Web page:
OBJECTIVE - The accurate quantification of human diabetic neuropathy is important to define at-risk patients, anticipate deterioration, and assess new therapies. RESEARCH DESIGN AND METHODS - A total of 101 diabetic patients and 17 age-matched control subjects underwent neurological evaluation, neurophysiology tests, quantitative sensory testing, and evaluation of corneal sensation and corneal nerve morphology using corneal confocal microscopy (CCM). RESULTS - Corneal sensation decreased significantly (P = 0.0001) with increasing neuropathic severity and correlated with the neuropathy disability score (NDS) (r = 0.441, P < 0.0001). Corneal nerve fiber density (NFD) (P < 0.0001), nerve fiber length (NFL), (P < 0.0001), and nerve branch density (NBD) (P < 0.0001) decreased significantly with increasing neuropathic severity and correlated with NDS (NFD r = -0.475, P < 0.0001; NBD r = -0.511, P < 0.0001; and NFL r = -0.581, P < 0.0001). NBD and NFL demonstrated a significant and progressive reduction with worsening heat pain thresholds (P = 0.01). Receiver operating characteristic curve analysis for the diagnosis of neuropathy (NDS >3) defined an NFD of <27.8/mm 2 with a sensitivity of 0.82 (95% CI 0.68-0.92) and specificity of 0.52 (0.40-0.64) and for detecting patients at risk of foot ulceration (NDS >6) defined a NFD cutoff of <20.8/mm 2 with a sensitivity of 0.71 (0.42-0.92) and specificity of 0.64 (0.54-0.74). CONCLUSIONS - CCM is a noninvasive clinical technique that may be used to detect early nerve damage and stratify diabetic patients with increasing neuropathic severity.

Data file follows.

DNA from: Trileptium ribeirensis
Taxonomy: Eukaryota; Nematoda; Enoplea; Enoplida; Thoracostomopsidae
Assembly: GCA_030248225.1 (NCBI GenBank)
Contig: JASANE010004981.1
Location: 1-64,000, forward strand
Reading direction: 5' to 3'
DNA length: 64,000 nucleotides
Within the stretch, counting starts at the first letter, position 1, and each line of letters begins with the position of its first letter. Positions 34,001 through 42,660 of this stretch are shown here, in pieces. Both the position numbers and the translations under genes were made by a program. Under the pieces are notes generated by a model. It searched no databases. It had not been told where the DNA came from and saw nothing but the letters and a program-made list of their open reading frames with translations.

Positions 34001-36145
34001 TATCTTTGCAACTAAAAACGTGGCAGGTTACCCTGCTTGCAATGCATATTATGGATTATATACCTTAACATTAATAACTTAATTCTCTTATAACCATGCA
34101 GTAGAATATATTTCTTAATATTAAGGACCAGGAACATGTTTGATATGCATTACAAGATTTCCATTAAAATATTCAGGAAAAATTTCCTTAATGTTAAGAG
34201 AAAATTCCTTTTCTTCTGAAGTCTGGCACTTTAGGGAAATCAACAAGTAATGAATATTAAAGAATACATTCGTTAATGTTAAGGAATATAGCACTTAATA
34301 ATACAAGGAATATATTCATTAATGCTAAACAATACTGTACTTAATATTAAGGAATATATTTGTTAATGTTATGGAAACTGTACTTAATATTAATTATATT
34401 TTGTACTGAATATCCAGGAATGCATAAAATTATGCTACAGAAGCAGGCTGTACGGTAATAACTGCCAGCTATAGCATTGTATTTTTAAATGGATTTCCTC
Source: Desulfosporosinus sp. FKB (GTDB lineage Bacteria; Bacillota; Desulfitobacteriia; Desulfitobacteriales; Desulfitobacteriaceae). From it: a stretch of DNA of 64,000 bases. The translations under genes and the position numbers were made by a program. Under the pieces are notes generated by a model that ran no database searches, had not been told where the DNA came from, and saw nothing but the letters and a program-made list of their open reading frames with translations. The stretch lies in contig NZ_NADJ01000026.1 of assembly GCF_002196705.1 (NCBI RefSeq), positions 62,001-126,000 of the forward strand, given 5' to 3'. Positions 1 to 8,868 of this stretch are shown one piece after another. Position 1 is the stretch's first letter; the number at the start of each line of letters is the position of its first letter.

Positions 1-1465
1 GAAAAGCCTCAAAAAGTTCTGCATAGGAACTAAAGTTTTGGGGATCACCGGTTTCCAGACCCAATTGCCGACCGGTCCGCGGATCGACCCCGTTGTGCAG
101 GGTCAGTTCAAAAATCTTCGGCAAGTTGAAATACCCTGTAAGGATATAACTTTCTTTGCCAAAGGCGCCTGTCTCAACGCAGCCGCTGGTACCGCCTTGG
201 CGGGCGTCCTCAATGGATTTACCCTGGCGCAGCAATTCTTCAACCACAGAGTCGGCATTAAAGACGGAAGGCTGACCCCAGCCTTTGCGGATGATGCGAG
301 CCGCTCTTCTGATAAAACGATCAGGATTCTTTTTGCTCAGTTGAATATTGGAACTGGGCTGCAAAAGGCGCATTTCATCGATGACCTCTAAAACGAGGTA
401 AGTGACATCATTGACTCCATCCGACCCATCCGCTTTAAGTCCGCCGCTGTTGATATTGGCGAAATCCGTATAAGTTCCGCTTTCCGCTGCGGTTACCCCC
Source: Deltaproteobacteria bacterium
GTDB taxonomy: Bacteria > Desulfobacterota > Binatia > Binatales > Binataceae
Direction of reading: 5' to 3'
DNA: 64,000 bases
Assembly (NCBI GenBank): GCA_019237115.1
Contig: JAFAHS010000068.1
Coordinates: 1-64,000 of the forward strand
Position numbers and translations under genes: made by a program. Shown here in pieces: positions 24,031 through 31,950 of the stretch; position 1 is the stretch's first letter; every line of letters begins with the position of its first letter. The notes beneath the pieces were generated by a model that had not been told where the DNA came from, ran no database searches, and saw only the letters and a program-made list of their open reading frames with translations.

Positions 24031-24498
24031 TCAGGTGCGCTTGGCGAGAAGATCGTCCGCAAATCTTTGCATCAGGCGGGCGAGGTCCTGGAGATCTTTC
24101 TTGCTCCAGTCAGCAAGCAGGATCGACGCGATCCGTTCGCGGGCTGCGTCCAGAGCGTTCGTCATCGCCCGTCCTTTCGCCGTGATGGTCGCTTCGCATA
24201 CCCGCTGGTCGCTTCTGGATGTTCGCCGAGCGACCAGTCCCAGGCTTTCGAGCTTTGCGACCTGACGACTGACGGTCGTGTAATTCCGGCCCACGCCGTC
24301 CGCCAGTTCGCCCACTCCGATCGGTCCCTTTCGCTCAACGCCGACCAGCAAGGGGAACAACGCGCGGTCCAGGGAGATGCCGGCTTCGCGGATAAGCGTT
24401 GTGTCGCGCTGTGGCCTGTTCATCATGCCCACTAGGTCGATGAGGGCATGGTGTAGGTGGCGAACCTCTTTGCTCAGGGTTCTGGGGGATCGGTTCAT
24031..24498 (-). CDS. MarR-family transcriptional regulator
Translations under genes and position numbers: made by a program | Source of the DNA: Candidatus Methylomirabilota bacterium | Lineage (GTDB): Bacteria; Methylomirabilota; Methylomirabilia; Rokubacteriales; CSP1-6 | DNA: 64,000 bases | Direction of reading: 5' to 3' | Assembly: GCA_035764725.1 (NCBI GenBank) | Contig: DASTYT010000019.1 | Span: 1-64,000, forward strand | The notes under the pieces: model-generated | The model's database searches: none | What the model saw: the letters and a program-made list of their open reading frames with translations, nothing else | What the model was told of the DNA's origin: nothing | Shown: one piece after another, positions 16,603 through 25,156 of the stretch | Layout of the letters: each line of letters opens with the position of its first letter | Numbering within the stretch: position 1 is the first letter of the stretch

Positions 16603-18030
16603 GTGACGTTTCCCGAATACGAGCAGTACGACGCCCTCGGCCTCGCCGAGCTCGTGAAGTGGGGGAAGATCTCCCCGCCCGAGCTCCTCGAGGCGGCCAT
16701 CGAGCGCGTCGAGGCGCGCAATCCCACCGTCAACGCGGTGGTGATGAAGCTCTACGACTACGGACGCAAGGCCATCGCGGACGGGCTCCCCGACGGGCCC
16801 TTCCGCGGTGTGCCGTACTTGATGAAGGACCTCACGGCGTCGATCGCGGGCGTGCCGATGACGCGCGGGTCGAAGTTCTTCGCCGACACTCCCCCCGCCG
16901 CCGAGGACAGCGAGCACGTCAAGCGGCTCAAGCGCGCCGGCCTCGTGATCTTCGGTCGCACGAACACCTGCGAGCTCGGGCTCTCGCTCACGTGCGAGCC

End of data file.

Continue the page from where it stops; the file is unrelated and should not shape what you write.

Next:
ASJC Scopus subject areas
- Internal Medicine
- Endocrinology, Diabetes and Metabolism
- Advanced and Specialised Nursing